Brown got his start in politics in 1990 interning for then-U.S. Rep. Bob Smith, a conservative New Hampshire lawmaker who also served a term in the Senate. After graduating from George Mason University with a degree in government administration and political science, Brown ran restaurants in Virginia. He moved back to his native New Hampshire in 2003 with his wife and three small children and bought the Memories Ice Cream stand, set on a small farm on a bucolic byway in Kingston. He continued to stay involved in conservative politics, becoming the director of the state’s chapter of FreedomWorks, a Tea Party-affiliated organization and an off-shoot of a political group formed by conservative financier and oil industry giant David Koch.
Brown says he left the group after becoming disenchanted with its direction. He said he developed the idea of the New England Ratepayers Association and made a pitch to several “business interests and individuals” who agreed to give him seed money. Brown says he has no connection to some of the monied interests publicly tied to the Alliance to Protect Nantucket Sound, the chief opponent of Cape Wind.
The corporate records for the association filed with both the New Hampshire and Massachusetts Secretary of State’s offices list Boston attorney Terence K. Ankner as the group’s agent. One of Ankner’s partners is Peter Horstmann, who initially represented John Donelan, one of the founders and a former research director for the Alliance to Protect Nantucket Sound. Donelan was sued by Cape Wind after he sent out an email, purportedly from a Hyannis business called DT Converting Technologies, falsely claiming that the firm had backed out of a deal with Cape Wind. The case was eventually settled in 2006 for $15,000, which Cape Wind developer Jim Gordon donated to a local housing program.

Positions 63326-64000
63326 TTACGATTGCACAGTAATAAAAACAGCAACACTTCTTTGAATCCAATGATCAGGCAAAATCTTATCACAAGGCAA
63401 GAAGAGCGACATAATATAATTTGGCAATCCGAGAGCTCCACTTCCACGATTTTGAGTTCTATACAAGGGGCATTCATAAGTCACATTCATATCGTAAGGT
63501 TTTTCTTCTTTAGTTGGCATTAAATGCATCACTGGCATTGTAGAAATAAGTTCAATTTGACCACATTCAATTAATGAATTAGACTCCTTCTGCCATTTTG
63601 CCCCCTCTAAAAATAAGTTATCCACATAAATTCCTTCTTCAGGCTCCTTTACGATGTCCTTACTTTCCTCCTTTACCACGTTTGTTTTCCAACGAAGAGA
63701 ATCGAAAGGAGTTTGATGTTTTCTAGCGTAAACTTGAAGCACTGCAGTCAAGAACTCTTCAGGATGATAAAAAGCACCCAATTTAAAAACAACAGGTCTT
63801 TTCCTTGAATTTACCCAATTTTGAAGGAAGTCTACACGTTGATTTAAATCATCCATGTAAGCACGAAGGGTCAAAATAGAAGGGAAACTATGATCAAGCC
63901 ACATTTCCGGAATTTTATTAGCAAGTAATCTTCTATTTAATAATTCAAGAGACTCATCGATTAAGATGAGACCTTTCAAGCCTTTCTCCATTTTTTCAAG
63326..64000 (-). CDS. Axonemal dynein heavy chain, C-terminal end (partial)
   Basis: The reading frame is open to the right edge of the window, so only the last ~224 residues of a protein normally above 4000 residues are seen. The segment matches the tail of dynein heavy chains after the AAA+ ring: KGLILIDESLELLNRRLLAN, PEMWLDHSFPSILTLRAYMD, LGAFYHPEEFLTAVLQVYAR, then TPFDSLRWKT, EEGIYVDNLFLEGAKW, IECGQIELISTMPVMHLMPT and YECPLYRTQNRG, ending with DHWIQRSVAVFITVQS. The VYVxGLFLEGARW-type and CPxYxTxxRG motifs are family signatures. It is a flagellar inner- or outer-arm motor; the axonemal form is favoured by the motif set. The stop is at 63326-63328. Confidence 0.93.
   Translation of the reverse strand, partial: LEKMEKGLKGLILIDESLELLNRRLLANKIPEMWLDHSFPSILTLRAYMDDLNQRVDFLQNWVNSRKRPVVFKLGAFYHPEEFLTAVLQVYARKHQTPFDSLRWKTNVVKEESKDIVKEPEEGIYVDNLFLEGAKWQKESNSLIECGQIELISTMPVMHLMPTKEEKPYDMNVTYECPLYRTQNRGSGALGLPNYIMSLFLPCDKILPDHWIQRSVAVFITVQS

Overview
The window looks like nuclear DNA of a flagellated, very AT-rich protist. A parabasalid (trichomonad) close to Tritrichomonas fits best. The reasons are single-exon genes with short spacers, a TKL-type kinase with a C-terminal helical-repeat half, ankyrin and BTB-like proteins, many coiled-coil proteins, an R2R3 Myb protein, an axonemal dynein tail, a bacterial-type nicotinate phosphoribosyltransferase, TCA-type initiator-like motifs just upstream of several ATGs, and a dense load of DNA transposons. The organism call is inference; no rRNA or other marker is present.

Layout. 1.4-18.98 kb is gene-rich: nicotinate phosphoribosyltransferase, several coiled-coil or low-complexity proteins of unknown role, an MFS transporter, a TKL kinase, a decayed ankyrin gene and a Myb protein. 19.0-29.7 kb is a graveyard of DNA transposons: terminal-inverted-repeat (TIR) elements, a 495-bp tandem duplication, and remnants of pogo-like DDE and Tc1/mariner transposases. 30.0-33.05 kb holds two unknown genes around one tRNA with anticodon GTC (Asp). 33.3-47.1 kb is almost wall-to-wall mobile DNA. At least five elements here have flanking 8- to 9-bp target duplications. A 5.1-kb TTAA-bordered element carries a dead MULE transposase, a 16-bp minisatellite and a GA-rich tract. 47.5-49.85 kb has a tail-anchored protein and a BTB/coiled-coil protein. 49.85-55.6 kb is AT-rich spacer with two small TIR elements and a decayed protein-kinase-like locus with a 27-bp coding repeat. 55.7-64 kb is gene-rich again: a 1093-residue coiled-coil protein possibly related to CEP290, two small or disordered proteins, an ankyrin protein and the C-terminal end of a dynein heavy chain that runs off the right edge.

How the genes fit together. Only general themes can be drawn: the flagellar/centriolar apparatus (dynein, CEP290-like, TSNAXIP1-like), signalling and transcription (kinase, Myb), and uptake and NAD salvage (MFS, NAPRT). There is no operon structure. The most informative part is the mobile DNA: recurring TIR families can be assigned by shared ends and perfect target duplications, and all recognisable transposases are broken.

Brown said he found Ankner through “a friend of a friend of a friend” and was not aware Ankner’s partner once represented someone from the Alliance to Protect Nantucket Sound.
The association’s poll indicates 81 percent of Massachusetts residents initially support Cape Wind, a number that drops to 41 percent when respondents are given information about the cost and impact of the project.
“Any pollster will tell you that you can do that on any side of virtually any public policy issue,” Rodgers said. “By asking one-sided leading questions, you can cause a significant change in how people respond.”
But Brown said the poll shows how people think about Cape Wind after they learn about the backroom dealings and arm-twisting done to build support for the project. He points to the deals by National Grid and NStar to buy Cape Wind power at 18.7 cents per kilowatt hour, nearly twice the price of the going rate of electricity. The NStar contract was signed as part of a deal to gain Patrick administration approval for a merger between NStar and Northeast Utilities of Connecticut. Brown said Cape Wind is a bad deal that will affect the entire region’s electricity users, including his ice cream shop.
“We use a lot of electricity in what we do,” said Brown. “Some of these policies are just plain bad for businesses like mine. There comes a point when you just have to ask, ‘When is enough enough?’”